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Anaxyrus houstonensis
Houston Toad
family: Bufonidae

© 2006 Paul Crump (1 of 3)

View distribution map using BerkeleyMapper.


Conservation Status (definitions)
IUCN (Red List) Status Endangered (EN)
See IUCN account.
NatureServe Status Use NatureServe Explorer to see status.
CITES No CITES Listing
Other International Status None
National Status Endangered
Regional Status None

   

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bookcover The following account is modified from Amphibian Declines: The Conservation Status of United States Species, edited by Michael Lannoo (©2005 by the Regents of the University of California), used with permission of University of California Press. The book is available from UC Press.

Bufo houstonensis Sanders, 1953
Houston Toad

Donald B. Shepard1
Lauren E. Brown2

1. Historical versus Current Distribution. Houston toads (Bufo houstonensis) are considered a Pleistocene relict left behind in Texas after the widely distributed parental species (precursor to the present American toad [Bufo americanus]) underwent a range expansion to the north following the retreat of the Wisconsin glaciation 10,000 yr ago (Blair, 1958a, 1965; L.E. Brown, 1971b). Increasing temperatures and aridity during the Holocene were probably instrumental in isolating Houston toads into areas of friable sandy soil where they could burrow to avoid desiccation (Brown and Mesrobian, 2003).

Only a few scattered populations of Houston toads are known to be extant in central and southeastern Texas (Seal, 1994). Houston toads previously have been reported from the following counties: Austin, Bastrop, Burleson, Colorado, Fort Bend, Harris, Lavaca, Lee, Leon, Liberty, Milam, and Roberston (Sanders, 1953; Blair, 1956a: L.E. Brown, 1971b; Seal, 1994; Brown and Mesrobian, 2001; Price, 2003). However, they are now extirpated from Harris County (no encounters since 1976) and believed extirpated from Burleson, Fort Bend, and Liberty counties (L.E. Brown et al., 1984; Brown and Mesrobian, 2003).

2. Historical versus Current Abundance. Since the 1940s, Houston toad populations have declined drastically. For example, in Harris County, John Wottring, the collector of the holotype, collected 66 individuals from a single chorus in 1949 and indicated large numbers were still present in 1953 (L.E. Brown et al., 1984). In the same county, L.E. Brown (1967, 1971b) found only three individuals from 1965–'67; three individuals were found from 1974–'76 (L.E. Brown et al., 1984) and no Houston toads have been found since (L.E. Brown et al., 1984). The largest number of toads occurs in Bastrop County, but population estimates have varied considerably among authors and over time (see Seal, 1994; Price, 2003).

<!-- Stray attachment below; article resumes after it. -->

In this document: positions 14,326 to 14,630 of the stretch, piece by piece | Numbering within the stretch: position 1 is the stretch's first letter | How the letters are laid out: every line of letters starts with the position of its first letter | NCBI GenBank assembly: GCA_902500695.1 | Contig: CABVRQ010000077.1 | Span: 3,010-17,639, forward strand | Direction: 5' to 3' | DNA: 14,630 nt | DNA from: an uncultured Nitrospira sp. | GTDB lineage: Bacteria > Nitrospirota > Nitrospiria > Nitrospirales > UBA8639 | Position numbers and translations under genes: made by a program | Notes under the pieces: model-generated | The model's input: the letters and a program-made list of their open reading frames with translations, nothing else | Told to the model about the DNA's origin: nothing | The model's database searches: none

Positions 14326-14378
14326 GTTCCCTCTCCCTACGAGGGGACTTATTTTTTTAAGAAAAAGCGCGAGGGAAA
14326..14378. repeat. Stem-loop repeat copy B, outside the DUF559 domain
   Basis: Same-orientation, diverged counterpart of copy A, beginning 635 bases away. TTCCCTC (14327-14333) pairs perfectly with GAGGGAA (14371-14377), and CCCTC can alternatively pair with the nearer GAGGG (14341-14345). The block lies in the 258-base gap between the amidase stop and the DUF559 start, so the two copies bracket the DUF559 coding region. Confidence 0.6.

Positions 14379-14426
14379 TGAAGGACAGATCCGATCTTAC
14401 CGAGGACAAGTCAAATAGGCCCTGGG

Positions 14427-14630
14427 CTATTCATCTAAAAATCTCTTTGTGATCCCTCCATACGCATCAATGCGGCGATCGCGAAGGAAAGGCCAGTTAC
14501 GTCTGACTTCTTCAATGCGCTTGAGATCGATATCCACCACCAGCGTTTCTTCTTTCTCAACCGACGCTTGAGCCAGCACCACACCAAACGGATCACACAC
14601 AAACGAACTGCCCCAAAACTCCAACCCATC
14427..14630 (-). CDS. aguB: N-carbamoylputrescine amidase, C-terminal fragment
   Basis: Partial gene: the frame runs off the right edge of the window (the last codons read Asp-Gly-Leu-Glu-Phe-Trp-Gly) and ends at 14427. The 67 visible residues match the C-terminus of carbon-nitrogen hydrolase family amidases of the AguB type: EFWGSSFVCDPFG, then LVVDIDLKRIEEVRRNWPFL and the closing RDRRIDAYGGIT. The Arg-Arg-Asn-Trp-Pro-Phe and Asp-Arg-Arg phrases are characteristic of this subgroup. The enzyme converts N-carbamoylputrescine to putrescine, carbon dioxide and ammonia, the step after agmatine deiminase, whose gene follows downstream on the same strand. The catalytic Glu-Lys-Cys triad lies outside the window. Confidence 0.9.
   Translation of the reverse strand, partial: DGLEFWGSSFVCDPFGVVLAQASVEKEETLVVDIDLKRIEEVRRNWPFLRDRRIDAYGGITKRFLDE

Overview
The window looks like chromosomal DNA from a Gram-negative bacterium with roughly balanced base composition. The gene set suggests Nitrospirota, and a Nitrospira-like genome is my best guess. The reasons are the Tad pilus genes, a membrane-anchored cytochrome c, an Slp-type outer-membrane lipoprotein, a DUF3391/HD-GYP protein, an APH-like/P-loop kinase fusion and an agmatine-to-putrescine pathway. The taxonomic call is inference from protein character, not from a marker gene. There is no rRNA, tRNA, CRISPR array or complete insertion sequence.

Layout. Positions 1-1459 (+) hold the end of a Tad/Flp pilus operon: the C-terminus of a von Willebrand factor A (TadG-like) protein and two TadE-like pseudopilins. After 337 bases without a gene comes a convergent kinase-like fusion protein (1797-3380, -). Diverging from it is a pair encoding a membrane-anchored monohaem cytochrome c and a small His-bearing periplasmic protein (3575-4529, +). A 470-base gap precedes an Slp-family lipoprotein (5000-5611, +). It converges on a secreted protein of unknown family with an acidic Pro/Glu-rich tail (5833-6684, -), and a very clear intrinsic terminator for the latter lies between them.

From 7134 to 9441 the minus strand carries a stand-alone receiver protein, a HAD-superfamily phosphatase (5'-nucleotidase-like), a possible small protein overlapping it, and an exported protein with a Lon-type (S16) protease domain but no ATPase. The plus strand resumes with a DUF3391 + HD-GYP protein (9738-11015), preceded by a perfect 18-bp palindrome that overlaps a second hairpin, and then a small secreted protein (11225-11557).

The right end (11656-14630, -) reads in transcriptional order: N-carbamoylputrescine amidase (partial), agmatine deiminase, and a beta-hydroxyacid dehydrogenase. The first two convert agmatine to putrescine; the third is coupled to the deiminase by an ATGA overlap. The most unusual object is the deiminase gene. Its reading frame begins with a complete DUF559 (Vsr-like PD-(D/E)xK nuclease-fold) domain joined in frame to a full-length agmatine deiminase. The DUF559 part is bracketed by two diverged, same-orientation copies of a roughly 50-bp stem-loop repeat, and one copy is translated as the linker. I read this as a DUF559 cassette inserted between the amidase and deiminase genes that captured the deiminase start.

3. Life History Features.

A. Breeding. Reproduction is aquatic.

i. Breeding migrations. Breeding may occur from late January to late June, but usually earlier than May (Kennedy, 1961; L.E. Brown, 1971b; Hillis et al., 1984; Jacobson, 1989). Kennedy (1961) observed ephemeral calling and spawning triggered by warm temperatures and heavy rainfall. Hillis et al. (1984) found initiation of breeding was not associated with rainfall and began when minimum air temperatures for the preceding 24 hr did not fall below 14 ˚C. However, males will call below 14 ˚C (L.E. Brown, 1967). Lack of calling when temperature is suitable and breeding asynchrony among populations experiencing similar environmental conditions suggests other factors besides temperature may influence the timing and intensity of breeding (Hillis et al., 1984).

Around sunset, toads move to breeding sites from underground burrows ≤ 40 m away. Males will call from burrows prior to migrating to the breeding site and may return to the same burrow the next day (Hillis et al., 1984).

ii. Breeding habitat. Houston toads use rain pools, flooded fields, roadside ditches, and natural or manmade ponds for breeding (L.E. Brown et al., 1984). Optimum habitats are non-flowing, fishless pools that persist for at least 60 d (L.E. Brown et al., 1984; Hillis et al., 1984; Price, 2003).

B. Eggs.

i. Egg deposition sites. Eggs are deposited in strings in water (Kennedy, 1961; L.E. Brown, 1971b). Within the jelly tube, eggs are separated from one another in compartments (Sanders, 1953; L.E. Brown et al., 1984).

ii. Clutch size. Kennedy (1961) reported a female laying 728 eggs while Quinn and Mengden (1984) found clutch size of seven females ranged from 513–6,199. On average, eggs are 1.9 mm in diameter (Quinn and Mengden, 1984). Eggs hatch in about 7 d, but can hatch in as fast as 2 d at warm temperatures (Hillis et al., 1984; Quinn and Mengden, 1984). Hatchlings measure 6.1–6.7 mm TL (Hillis et al., 1984).

C. Larvae/Metamorphosis.

i. Length of larval stage. About 53–58 d, depending on water temperature (Hillis et al., 1984).

ii. Larval requirements.

a. Food. Houston toads can use algae for food and will also feed on loblolly pine (Pinus taeda) pollen (Hillis et al., 1984). Where two cohorts of tadpoles co-occur, older tadpoles will eat the jelly envelopes of the discarded egg capsules of the younger cohort (Hillis et al., 1984).

b. Cover. Tadpoles form aggregations during the day but disperse at night (Hillis et al., 1984).

iii. Larval polymorphisms. Not known to occur.

iv. Features of metamorphosis. Tadpoles metamorphose at 20–22 mm TL; newly metamorphosed juveniles are 7–9 mm TL (Hillis et al., 1984).

v. Post-metamorphic migrations. Hillis et al. (1984) reported post-metamorphic Houston toads left ponds and moved in large numbers up gullies that fed ponds. These movements occurred during day and night with individuals found ≤ 100 m from the breeding pond.

D. Juvenile Habitat. Same as adult habitat. Juvenile growth has recently been described by Greuter and Forstner (2003).